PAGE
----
van der Waals Forces are very weak forces of attraction between molecules resulting from:
****This weak intermolecular attraction is why nonpolar gases in our atmosphere can form liquids under extreme pressure and low temperatures.
The more electrons that are present in the molecule, the stronger the dispersion forces will be.
Dispersion forces are the only type of intermolecular force operating between non-polar molecules, for example, dispersion forces operate between
A More Complex Explanation
The attractive forces that exist between molecules
are responsible for many of the bulk physical properties exhibited
by substances. Some compounds are gases, some are liquids, and
others are solids. The melting and boiling points of pure substances
reflect these intermolecular forces, and are commonly used for
identification. Of these two, the boiling point is considered the
most representative measure of general intermolecular attractions.
Thus, a melting point reflects the thermal energy needed to convert
the highly ordered array of molecules in a crystal lattice to the
randomness of a liquid. The distance between molecules in a crystal
lattice is small and regular, with intermolecular forces serving to
constrain the motion of the molecules more severely than in the
liquid state. Molecular size is important, but shape is also
critical, since individual molecules need to fit together
cooperatively for the attractive lattice forces to be large.
Spherically shaped molecules generally have relatively high melting
points, which in some cases approach the boiling point, reflecting
the fact that spheres can pack together more closely than other
shapes. This structure or shape sensitivity is one of the reasons
that melting points are widely used to identify specific compounds.
In general, larger molecules have higher boiling points than smaller molecules of the same kind, indicating that dispersion forces increase with mass, number of electrons, number of atoms or some combination thereof. The following table lists the boiling points of an assortment of elements and covalent compounds composed of molecules lacking a permanent dipole. The number of electrons in each species is noted in the first column, and the mass of each is given as a superscript number preceding the formula.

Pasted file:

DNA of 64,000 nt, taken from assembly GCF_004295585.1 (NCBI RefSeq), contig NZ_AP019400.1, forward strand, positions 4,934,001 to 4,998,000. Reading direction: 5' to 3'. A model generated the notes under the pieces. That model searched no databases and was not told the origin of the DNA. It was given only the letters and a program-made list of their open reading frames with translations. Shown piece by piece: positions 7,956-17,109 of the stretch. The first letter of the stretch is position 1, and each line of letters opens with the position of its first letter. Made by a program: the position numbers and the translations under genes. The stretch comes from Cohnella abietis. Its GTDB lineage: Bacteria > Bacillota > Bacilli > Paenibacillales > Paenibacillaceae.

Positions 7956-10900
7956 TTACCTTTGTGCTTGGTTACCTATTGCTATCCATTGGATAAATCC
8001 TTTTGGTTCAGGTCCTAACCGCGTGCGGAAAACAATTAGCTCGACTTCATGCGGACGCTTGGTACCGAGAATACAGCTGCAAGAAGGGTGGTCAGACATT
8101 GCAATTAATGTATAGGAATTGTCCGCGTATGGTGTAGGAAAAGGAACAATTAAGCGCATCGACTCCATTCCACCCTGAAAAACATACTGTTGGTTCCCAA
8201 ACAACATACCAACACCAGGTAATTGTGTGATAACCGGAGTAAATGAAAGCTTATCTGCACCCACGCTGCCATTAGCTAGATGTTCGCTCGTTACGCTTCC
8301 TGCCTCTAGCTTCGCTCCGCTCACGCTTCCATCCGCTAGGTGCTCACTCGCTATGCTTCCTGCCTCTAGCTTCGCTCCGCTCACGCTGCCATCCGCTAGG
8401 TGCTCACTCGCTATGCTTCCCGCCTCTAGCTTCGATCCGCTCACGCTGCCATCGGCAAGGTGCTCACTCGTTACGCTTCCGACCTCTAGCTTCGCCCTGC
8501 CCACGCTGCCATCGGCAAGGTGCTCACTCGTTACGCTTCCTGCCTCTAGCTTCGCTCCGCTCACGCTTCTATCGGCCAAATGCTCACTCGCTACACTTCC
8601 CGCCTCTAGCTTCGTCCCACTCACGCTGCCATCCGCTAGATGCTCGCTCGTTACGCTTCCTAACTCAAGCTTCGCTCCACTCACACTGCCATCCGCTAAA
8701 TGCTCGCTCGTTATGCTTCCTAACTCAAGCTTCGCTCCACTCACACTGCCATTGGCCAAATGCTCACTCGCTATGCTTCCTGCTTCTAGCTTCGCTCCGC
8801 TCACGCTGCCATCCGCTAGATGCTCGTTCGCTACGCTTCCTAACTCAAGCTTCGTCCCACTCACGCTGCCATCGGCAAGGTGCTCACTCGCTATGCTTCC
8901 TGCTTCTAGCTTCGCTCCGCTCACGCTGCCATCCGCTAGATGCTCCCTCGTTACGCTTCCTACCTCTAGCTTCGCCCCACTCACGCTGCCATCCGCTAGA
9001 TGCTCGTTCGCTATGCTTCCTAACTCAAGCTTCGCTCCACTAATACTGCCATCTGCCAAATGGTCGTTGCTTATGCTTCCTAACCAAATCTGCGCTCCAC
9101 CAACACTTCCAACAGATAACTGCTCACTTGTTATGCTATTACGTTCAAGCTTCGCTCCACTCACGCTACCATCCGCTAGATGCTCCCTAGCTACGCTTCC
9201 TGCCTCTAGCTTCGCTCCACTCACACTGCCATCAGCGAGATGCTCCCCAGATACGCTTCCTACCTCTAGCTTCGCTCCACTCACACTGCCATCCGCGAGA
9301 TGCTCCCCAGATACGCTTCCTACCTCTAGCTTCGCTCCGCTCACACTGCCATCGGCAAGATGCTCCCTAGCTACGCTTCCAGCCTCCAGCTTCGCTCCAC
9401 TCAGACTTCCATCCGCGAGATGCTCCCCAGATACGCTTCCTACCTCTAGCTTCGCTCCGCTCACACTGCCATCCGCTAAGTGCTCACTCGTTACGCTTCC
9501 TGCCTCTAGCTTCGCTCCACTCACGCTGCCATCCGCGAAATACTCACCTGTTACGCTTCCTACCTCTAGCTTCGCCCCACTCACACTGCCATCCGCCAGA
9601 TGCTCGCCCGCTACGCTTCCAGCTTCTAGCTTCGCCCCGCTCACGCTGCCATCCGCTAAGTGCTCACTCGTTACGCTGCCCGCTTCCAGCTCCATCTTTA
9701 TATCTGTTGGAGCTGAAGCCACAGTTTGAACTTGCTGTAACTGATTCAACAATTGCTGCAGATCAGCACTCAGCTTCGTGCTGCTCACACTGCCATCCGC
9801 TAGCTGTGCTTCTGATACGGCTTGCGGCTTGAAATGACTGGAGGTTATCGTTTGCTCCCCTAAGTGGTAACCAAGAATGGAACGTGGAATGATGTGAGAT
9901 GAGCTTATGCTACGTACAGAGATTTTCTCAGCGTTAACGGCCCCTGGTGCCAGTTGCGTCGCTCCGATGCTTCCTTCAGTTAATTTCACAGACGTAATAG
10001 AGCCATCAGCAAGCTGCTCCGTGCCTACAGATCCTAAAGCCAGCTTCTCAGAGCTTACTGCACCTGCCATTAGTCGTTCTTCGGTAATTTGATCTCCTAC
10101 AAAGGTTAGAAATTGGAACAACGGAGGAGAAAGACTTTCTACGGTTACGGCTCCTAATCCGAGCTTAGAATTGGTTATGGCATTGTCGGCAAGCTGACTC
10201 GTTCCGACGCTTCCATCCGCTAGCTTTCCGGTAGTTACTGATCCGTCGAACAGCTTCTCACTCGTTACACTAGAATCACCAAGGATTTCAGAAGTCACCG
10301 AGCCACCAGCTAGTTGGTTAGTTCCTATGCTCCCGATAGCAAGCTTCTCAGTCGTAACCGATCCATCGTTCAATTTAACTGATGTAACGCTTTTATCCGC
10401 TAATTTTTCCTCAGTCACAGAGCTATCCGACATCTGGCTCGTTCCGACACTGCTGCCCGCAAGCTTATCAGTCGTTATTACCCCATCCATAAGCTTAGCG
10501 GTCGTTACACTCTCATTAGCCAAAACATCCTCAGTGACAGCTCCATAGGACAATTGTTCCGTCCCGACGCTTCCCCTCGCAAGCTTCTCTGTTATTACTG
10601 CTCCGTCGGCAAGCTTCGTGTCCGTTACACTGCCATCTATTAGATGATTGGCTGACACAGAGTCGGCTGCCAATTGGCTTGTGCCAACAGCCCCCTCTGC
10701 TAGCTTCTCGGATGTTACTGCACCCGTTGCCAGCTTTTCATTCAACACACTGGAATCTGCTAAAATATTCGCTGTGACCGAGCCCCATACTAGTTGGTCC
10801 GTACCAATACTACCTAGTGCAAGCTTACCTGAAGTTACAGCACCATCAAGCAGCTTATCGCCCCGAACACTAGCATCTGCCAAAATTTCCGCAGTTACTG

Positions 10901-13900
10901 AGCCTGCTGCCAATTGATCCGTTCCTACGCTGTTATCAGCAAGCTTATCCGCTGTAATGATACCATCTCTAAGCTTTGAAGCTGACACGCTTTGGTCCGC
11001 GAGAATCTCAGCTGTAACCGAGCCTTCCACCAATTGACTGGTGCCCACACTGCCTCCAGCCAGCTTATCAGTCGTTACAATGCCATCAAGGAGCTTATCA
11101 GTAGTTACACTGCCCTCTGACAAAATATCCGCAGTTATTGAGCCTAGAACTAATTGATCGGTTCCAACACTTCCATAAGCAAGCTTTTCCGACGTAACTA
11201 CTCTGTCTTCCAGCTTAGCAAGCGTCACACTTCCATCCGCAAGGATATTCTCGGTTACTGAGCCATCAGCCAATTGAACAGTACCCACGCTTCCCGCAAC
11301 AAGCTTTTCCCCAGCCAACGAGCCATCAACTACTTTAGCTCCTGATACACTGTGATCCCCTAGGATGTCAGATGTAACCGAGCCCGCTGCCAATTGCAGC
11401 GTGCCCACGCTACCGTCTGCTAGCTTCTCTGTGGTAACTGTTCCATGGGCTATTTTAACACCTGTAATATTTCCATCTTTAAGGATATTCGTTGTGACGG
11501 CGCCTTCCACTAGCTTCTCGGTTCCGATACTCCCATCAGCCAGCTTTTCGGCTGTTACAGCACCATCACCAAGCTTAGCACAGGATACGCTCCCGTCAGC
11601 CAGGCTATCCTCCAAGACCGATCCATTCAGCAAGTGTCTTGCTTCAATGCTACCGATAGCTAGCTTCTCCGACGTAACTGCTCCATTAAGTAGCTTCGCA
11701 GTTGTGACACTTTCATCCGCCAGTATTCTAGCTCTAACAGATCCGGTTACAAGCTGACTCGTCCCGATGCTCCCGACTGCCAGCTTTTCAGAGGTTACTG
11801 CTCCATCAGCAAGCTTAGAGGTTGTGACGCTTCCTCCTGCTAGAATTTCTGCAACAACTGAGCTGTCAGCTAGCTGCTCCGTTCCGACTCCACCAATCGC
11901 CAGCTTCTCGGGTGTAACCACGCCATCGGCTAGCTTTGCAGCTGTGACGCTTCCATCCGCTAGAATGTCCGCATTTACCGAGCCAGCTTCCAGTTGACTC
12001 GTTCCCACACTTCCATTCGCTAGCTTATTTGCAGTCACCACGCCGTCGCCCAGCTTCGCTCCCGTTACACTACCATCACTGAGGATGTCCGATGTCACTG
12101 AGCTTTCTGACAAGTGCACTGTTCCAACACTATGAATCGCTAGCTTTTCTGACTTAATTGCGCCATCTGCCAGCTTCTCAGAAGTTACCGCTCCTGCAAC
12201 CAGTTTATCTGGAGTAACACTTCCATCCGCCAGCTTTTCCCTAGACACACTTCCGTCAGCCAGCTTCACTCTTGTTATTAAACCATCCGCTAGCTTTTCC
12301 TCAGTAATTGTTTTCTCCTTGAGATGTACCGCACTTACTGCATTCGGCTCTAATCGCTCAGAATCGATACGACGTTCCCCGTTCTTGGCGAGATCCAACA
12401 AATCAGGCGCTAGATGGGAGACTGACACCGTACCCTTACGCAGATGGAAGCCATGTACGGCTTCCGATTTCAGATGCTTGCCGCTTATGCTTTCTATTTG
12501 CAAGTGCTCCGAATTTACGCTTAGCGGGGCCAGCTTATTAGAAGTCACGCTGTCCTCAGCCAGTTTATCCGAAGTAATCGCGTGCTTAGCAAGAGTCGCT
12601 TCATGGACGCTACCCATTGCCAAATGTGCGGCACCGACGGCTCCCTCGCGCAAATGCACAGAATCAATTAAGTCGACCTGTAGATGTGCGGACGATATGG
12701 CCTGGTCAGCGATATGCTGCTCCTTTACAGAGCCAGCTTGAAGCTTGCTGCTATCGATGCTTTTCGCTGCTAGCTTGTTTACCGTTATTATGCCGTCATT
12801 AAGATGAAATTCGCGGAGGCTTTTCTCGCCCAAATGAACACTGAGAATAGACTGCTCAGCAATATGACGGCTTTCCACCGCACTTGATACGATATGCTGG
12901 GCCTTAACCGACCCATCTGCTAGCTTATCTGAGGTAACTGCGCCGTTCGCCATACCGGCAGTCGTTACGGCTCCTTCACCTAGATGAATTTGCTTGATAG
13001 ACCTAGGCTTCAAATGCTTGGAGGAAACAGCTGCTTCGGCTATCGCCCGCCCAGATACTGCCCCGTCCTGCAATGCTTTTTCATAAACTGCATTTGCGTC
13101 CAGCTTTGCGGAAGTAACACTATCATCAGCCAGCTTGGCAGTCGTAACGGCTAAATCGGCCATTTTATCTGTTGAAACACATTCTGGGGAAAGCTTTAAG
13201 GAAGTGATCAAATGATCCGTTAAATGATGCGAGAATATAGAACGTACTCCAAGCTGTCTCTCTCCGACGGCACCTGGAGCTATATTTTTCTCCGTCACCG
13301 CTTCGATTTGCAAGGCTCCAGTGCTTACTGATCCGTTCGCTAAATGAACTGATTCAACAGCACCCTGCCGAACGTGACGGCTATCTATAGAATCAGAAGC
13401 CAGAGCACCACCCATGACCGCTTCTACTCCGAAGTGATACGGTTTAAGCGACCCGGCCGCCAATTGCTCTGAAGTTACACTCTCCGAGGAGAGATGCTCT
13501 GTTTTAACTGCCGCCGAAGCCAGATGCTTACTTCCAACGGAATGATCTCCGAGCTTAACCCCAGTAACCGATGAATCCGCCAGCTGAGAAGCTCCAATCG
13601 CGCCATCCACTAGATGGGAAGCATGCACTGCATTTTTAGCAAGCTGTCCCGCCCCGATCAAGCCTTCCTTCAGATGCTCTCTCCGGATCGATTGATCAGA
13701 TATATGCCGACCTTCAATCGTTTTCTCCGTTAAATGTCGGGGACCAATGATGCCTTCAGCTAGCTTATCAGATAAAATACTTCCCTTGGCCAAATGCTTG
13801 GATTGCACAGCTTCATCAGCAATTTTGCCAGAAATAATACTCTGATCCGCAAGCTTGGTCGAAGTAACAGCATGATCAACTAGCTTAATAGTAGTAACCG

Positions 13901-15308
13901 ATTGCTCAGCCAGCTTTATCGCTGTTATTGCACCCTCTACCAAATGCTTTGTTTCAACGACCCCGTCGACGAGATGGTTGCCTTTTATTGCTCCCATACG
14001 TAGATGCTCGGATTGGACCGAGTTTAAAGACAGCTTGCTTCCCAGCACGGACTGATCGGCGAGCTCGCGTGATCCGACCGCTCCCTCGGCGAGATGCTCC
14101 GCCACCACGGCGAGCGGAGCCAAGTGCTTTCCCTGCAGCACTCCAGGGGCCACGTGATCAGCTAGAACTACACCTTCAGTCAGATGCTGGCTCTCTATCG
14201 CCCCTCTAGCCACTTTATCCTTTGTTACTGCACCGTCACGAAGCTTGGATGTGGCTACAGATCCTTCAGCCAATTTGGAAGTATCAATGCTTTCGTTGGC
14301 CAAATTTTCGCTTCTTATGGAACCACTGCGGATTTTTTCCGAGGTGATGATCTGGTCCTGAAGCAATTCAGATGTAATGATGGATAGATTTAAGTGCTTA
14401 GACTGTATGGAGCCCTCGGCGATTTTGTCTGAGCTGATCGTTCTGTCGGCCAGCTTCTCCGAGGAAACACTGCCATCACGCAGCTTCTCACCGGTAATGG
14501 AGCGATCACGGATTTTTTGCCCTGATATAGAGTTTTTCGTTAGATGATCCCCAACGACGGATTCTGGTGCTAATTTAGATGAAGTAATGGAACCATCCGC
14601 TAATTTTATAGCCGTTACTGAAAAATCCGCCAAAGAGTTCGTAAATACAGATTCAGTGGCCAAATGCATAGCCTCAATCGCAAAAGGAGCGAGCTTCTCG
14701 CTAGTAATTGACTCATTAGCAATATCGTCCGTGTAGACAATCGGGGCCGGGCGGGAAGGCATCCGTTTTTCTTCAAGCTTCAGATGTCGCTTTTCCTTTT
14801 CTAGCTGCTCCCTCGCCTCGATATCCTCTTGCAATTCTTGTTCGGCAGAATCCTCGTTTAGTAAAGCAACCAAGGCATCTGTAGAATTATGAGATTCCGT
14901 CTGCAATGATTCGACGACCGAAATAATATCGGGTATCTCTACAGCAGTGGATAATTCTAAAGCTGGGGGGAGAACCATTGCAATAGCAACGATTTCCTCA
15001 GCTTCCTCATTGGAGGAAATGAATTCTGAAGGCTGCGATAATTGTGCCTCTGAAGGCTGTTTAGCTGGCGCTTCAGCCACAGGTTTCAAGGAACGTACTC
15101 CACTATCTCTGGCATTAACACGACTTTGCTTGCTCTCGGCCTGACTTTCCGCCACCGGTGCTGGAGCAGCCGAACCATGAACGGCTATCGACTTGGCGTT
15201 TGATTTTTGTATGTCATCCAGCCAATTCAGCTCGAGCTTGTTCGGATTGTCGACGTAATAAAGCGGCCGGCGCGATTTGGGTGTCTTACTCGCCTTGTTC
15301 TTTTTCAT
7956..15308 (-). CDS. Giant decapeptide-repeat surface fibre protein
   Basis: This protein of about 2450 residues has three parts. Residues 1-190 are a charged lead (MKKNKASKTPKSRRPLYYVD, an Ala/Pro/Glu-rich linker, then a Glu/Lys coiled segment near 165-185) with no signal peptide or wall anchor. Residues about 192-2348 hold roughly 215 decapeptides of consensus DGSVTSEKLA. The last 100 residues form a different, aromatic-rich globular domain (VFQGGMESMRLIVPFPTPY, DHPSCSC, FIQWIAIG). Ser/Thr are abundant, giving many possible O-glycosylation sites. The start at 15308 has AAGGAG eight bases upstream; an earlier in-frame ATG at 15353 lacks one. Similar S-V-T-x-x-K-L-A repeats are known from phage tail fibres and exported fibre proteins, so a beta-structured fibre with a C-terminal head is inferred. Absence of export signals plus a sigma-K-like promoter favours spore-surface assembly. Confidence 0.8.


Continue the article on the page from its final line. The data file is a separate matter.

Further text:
Two ten electron molecules are shown in the first row. Neon is
heavier than methane, but it boils 84º lower. Methane is composed
of five atoms, and the additional nuclei may provide greater
opportunity for induced dipole formation as other molecules
approach. The ease with which the electrons of a molecule, atom or
ion are displaced by a neighboring charge is called polarizability,
so we may conclude that methane is more polarizable than neon. In
the second row, four eighteen electron molecules are listed. Most of
their boiling points are higher than the ten electron compounds neon
and methane, but fluorine is an exception, boiling 25º below
methane. The remaining examples in the table conform to the
correlation of boiling point with total electrons and number of
nuclei, but fluorine containing molecules remain an exception.
Of course, boiling point relationships may be dominated by even stronger attractive forces, such as those involving electrostatic attraction between oppositely charged ionic species, and between the partial charge separations of molecular dipoles. Molecules having a permanent dipole moment should therefore have higher boiling points than equivalent nonpolar compounds, as illustrated by the data in the following table.
In the first row of compounds, ethane, ethene and ethyne have no molecular dipole, and serve as useful references for single, double and triple bonded derivatives that do. Formaldehyde and hydrogen cyanide clearly show the enhanced intermolecular attraction resulting from a permanent dipole. Methyl fluoride is anomalous, as are most organofluorine compounds. In the second and third rows, all the compounds have permanent dipoles, but those associated with the hydrocarbons (first two compounds in each case) are very small. Large molecular dipoles come chiefly from bonds to high-electronegative atoms (relative to carbon and hydrogen), especially if they are double or triple bonds. Thus, aldehydes, ketones and nitriles tend to be higher boiling than equivalently sized hydrocarbons and alkyl halides. The atypical behavior of fluorine compounds is unexpected in view of the large electronegativity difference between carbon and fluorine.
Van der Waals equation
Van der Waals was interested in the kinetic theory of
gases and fluids, and his primary work was to develop an
equation which applied to real gases, unlike that of
Robert Boyle which assumes that there are no attractive
forces between molecule and that molecules have zero
(P + a/v2)(v-b) = RT , where a and b are constant for a particular gas.
Van der Waals was awarded a Nobel prize in 1910 for his work on the equation of state of gases and liquids.
weak, electrostatic attractions between atoms were named
Van der Waals forces in his honor.
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